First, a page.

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Infrastructure Requires Electrical Grid Expansion For National Security, Jobs

The opinions expressed by columnists are their own and do not necessarily represent the views of

Editor's Note: This column was coauthored by Rick Manning.

Mr. President, when you visit southern Ohio on Wednesday to talk about rebuilding our nation’s infrastructure, please keep four words in mind: Grow the Electrical Grid!


During the campaign, you promised American workers that you would create more jobs for rebuilding America’s crumbling infrastructure. You doubled down on this promise in your 2017 State of the Union Address and said infrastructure investment would be guided by two principles: “Buy American” and “Hire American.” We applaud you for that.

As a builder, you know first-hand that nothing great can be built or rebuilt without a reliable source of energy. And restoring America’s deteriorating infrastructure system will place a tremendous demand on our nation’s energy infrastructure, namely, the electrical grid. Thanks in large part to the disastrous eight-year “War on Coal,” our grid is not ready for prime time.

Since the construction of modern power plants, coal has been the bedrock of our nation’s electrical system – generating more electricity than any other fuel source until just recently. Historically, coal-burning power plants have reliably met America’s demand for electricity, but that is changing rapidly and at an alarming rate.

According to data from the Energy Information Agency, since 2007, overall electricity generation in the U.S. has dropped from 4.005 trillion kilowatt-hours (kWh) in 2007 to 3.92 trillion kWh in 2016, while end use has only decreased from 3.89 trillion kWh to just 3.853 trillion kWh. The difference between electricity generation and end use, just 67 billion kWh of spare capacity, has dropped 42 percent in a single decade. This sharp decline in spare capacity raises legitimate concerns that our ability to supply enough electricity to keep up with demand could be compromised, making future brownouts a real possibility.


This predicament is further complicated when you consider that, according to EIA data, while residential electricity use has been increasing the in the past decade, industrial usage was collapsing, from 1.03 trillion kWh in 2007 to 936 billion kWh in 2016, a drop of 91 billion kWh. Had industrial electrical use remained constant from 2007 to 2016, national usage would have exceeded grid production last year.

In other words, the electrical grid is not prepared to facilitate an event requiring a significant increase in industrial use -- a massive, national infrastructure program, for instance. The grid’s ability to accommodate current demand is questionable, but one thing is for certain: it is not ready to sustain the demands of real economic growth in the near future.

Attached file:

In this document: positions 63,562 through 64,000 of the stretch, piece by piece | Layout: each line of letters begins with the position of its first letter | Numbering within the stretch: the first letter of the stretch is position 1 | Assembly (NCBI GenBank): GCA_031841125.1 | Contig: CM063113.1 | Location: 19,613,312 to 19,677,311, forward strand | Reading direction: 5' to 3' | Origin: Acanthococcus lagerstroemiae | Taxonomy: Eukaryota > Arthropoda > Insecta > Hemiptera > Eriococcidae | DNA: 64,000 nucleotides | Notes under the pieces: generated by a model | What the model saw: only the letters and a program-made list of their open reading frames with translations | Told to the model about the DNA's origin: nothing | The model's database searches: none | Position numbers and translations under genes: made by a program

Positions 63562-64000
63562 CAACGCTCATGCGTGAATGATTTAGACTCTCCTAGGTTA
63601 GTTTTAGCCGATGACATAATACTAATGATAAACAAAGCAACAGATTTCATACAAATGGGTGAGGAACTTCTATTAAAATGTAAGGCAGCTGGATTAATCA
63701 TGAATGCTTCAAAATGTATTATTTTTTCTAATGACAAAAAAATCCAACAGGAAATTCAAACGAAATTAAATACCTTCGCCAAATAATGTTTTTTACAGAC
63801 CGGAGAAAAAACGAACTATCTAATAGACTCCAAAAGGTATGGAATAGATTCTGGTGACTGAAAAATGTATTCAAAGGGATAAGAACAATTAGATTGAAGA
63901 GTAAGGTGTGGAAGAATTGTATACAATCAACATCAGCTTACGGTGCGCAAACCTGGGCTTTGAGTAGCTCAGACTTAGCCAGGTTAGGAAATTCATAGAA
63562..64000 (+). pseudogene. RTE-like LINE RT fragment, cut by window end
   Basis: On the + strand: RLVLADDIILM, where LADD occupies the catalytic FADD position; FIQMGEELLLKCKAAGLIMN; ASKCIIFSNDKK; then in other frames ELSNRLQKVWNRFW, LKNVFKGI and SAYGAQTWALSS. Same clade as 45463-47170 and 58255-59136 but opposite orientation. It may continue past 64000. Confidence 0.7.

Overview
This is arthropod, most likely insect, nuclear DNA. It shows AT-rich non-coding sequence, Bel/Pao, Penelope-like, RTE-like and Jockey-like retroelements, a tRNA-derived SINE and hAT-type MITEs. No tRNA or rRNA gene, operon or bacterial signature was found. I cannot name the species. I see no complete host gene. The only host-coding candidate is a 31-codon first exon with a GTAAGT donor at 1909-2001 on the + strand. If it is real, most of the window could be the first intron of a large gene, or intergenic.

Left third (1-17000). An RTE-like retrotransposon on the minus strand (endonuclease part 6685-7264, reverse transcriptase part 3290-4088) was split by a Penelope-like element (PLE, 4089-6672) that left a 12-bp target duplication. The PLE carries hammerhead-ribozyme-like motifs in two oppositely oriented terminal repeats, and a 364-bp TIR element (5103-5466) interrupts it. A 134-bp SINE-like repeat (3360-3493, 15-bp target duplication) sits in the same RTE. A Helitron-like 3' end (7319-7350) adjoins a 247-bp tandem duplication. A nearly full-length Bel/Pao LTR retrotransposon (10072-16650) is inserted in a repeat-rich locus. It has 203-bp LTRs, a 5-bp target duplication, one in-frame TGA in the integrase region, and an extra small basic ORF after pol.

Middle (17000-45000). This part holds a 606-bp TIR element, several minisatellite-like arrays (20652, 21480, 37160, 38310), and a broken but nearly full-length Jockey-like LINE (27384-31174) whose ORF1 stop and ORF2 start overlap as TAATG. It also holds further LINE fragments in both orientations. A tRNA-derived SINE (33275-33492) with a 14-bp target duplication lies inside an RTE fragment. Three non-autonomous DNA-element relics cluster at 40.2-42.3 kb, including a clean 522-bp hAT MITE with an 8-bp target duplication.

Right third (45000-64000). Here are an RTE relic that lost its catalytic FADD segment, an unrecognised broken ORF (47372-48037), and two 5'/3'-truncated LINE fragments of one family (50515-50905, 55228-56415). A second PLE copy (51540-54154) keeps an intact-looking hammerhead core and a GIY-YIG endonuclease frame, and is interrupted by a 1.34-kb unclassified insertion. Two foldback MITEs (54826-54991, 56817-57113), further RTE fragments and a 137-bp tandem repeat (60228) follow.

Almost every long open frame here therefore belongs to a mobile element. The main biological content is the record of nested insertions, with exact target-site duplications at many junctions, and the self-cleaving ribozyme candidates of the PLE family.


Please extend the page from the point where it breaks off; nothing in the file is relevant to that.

And, if Obama’s War on Coal is allowed to continue in any way shape or form, we will drift further and further away from any hope of igniting true recovery. 374 coal-fired power plants in 37 states totaling 62,400 megawatts of electric generating capacity are are closing, directly attributed to EPA policies, hitting Ohio, Indiana, Pennsylvania, Alabama, Michigan and Kentucky the hardest according to data compiled by the American Coalition for Clean Coal Electricity.

Just in March, Dayton Power & Light Co. announced that two coal-fired power plants in Adams County, Ohio are closing because they will not be “economically viable beyond mid-2018,” without “significant changes in market conditions.”


Mr. President: we and millions of Americans, particularly those living and hoping to work again in the Ohio Valley region, hail you for pledging to end the war on coal. Still, we were disappointed to see that while the list of priority infrastructure projects released by the transition in January and the infrastructure initiative accompanying the federal budget included in the mix natural gas and renewable energies, there was nary a peep about coal. Hydroelectric, solar, and wind are like garnish on a plate – nice to look at, but insufficient for results. The real meat and potatoes of the energy strategy needed to fuel your plans for rebuilding our nation’s infrastructure starts with coal.

As anyone in the Ohio Valley can tell you, coal fuels a great America. As you consider the breadth of America’s needs to restore our industrial base, expanding the electrical grid must be foundational because without it, nothing else can happen. The people of Cincinnati and all up the Ohio River valley know this truth. They also know that the coal-fired utilities were shut down because they were made too expensive to operate by your predecessor’s anti-coal policies.

Reversing these policies, replacing them with policies that allow the immediate hardening (for national security purposes) and expansion of the electricity grid is a must for America’s economic future. The simply cannot grow that much without more capacity.


As a first step, let’s get those coal fired utilities back up and running along the Ohio River Valley as a true infrastructure priority.

Ken Blackwell is the former Mayor of Cincinnati and a chief domestic policy advisor to President Trump’s Transition Team. Rick Manning is the President of Americans for Limited Government.

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